Main image: Maiden Pap (Credit: mark ferguson / Alamy Stock Photo / EEXR5Y)

Definition: a prominent steep-sided hill rising above a plain. From the German, meaning “island mountain”

The Maiden Pap, an inselberg with subdued summit tors developed in Devonian conglomerates

Credit: Alan Moar

The chain of inselbergs in southern Caithness forms some of most striking hill scenery in Scotland, comparable in grandeur, if not scale, to the better known Torridonian Sandstone hills of Assynt. On the clearest days, the cone of Morven is visible across large stretches of the Northern Highlands, from Hoy – and even from south of the Moray Firth.

Isolated hills like these develop in two main ways. Inselbergs of position become isolated by erosion as the slopes of major escarpments retreat – Monument Valley in Utah presents several classic examples. Inselbergs of resistance develop on rocks which weather and erode more slowly than the surrounding rocks. In Scotland, Mormond Hill in Buchan is a fine example, a quartzite residual rising from the surrounding granitic and metamorphic rocks.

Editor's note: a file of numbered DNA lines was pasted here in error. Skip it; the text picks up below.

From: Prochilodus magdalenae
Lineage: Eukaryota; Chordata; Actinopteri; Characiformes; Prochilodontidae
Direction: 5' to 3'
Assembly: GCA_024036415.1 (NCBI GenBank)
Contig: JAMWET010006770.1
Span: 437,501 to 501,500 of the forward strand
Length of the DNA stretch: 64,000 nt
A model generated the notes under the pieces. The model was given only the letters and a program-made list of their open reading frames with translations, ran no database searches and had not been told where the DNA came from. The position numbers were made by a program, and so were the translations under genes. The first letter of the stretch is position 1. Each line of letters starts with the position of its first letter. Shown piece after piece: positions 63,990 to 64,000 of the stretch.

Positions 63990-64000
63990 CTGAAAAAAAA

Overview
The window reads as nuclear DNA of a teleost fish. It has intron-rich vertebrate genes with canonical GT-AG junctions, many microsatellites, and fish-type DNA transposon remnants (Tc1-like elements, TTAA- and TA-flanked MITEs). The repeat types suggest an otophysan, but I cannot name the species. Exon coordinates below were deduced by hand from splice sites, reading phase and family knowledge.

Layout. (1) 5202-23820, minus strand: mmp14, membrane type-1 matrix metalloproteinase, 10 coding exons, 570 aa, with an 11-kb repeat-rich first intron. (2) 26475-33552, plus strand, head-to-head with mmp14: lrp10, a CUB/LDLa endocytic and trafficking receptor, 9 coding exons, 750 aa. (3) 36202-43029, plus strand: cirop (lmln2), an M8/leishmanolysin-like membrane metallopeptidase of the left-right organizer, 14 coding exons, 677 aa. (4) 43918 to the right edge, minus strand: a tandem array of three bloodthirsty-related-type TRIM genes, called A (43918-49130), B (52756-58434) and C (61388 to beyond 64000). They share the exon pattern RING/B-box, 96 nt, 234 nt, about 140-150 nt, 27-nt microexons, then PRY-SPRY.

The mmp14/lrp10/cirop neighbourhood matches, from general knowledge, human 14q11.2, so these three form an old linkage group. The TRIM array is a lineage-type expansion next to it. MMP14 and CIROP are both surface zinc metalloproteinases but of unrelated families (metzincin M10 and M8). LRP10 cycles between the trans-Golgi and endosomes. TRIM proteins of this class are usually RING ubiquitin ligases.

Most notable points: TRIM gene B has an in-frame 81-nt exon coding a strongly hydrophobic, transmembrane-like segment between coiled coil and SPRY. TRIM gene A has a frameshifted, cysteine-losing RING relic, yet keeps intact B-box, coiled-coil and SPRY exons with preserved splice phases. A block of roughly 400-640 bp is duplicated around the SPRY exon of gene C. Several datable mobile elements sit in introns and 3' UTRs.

The inselbergs of Morven, Smean, and the Maiden Pap are developed in a Devonian conglomerate full of rounded pebbles of quartzite and granite. The conglomerate is firmly cemented by silica and its most resistant masses form tors and lines of cliffs. Although the conglomerate was originally more extensive, the beds forming the Maiden Pap occupy the former core of a syncline. This is  a neat example of topographic inversion – where a down fold has ended up as a hill after deep erosion because the closed fractures in the syncline prevent penetration of water for weathering. The ridge of Scaraben is unequivocally residual, developed in chemically inert quartzite. Like several of the other lower quartzite hills, its slopes are mantled by Devonian breccias which represent consolidated and once deeply buried ancient screes. The summit and northern face of Scaraben lack these breccia covers and the ridge is a product of more recent erosion. Screes formed of enormous blocks of conglomerates mantle the benches and lower slopes. Crampton and Carruthers (1914) provide a full description of  these features.

Godard’s (1965) section of the Maiden Pap, showing the relationship between the Devonian cover rocks and the underlying slopes
Scaraben’s north side

© Copyright Richard Webb / Geograph

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